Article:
In a normal heart, electrical impulses pace the rhythm at which the heart contracts and relaxes. The sinoatrial (SA) node triggers the electrical impulse, causing the upper chambers (atria) to contract. The signal travels through the atrioventricular (AV) node to the atrioventricular bundle, which divides into the Purkinje fibers that carry the signal and cause the lower chambers (ventricles) to contract. The electrocardiogram (EKG, ECG) above shows this normal electrical activity.
In atrial fibrillation, erratic electrical impulses in the upper chambers of the heart (atria) cause those chambers to fibrillate, or quiver. This results in an irregular and frequently rapid heart rate. The irregular, sawtooth pattern in the electrocardiogram (EKG, ECG) shows these erratic impulses.
For this nonsurgical procedure, a catheter is inserted into a vein in the groin and threaded up through the vein into the heart.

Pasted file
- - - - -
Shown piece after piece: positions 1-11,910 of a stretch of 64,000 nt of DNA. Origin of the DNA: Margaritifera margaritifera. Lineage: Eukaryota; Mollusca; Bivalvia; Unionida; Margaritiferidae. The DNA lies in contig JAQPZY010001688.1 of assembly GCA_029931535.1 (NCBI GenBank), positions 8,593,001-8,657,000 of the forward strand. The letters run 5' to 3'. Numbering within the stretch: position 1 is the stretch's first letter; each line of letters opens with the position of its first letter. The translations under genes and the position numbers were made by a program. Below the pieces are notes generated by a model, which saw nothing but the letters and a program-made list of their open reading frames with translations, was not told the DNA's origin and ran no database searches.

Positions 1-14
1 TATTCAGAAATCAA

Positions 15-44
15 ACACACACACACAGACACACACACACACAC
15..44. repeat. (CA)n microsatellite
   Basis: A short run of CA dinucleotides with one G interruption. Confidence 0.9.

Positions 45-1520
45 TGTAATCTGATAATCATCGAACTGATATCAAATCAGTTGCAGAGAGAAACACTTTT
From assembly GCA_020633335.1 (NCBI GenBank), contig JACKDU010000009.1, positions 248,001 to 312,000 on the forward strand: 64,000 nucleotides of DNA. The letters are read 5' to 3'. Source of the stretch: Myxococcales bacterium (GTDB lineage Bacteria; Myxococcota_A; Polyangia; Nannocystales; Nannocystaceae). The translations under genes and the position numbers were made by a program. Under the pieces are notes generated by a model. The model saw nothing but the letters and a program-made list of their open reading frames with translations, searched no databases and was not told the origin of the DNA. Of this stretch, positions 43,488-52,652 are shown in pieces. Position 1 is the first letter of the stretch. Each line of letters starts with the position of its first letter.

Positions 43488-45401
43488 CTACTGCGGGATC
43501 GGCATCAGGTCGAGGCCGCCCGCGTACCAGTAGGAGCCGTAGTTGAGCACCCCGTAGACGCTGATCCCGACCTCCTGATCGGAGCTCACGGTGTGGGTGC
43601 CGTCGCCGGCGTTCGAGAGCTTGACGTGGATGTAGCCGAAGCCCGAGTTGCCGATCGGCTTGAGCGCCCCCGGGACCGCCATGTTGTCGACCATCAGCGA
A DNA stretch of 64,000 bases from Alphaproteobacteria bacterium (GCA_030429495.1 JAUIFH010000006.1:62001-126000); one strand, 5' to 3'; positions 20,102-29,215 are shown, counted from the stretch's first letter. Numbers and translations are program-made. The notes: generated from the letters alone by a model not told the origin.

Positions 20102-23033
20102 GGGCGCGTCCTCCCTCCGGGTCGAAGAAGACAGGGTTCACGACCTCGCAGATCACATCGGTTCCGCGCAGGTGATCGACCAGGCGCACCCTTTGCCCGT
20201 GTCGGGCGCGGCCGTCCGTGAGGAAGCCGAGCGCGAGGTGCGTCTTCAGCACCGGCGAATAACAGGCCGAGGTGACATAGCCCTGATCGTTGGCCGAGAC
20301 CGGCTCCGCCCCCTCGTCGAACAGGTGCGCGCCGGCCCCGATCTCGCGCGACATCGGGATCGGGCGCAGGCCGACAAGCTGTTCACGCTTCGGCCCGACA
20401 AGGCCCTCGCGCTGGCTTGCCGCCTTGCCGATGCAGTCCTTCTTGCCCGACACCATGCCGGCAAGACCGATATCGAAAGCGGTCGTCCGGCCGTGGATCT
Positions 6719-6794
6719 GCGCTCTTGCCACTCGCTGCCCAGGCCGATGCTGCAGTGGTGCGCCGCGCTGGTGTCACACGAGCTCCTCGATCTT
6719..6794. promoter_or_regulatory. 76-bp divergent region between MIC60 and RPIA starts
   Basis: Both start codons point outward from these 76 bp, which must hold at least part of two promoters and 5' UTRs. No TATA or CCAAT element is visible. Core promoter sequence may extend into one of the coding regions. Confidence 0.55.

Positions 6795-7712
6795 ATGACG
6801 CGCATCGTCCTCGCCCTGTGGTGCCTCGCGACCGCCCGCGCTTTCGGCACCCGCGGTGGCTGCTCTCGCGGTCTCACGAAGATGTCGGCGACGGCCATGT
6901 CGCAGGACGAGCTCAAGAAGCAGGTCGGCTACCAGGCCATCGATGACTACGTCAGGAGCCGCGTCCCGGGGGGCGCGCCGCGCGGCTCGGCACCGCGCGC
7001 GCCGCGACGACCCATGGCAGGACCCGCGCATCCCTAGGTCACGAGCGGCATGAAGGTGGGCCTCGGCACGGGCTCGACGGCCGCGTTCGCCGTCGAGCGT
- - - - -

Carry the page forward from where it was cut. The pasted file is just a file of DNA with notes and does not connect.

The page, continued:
An electrode at the tip of the catheter sends out radiofrequency energy, creating heat that destroys (ablates) the atrioventricular (AV) node or other heart tissue that is responsible for the erratic impulses.
If the AV node is ablated, a permanent pacemaker is implanted that paces the ventricle. The pulse generator and battery part of the pacemaker are implanted under the skin of the chest. The electrocardiograms (EKG, ECG) above show the heart's electrical activity during atrial fibrillation and when a heart has a pacemaker.
|Primary Medical Reviewer||E. Gregory Thompson, MD - Internal Medicine|
|Specialist Medical Reviewer||John M. Miller, MD - Electrophysiology|
|Last Revised||November 2, 2010|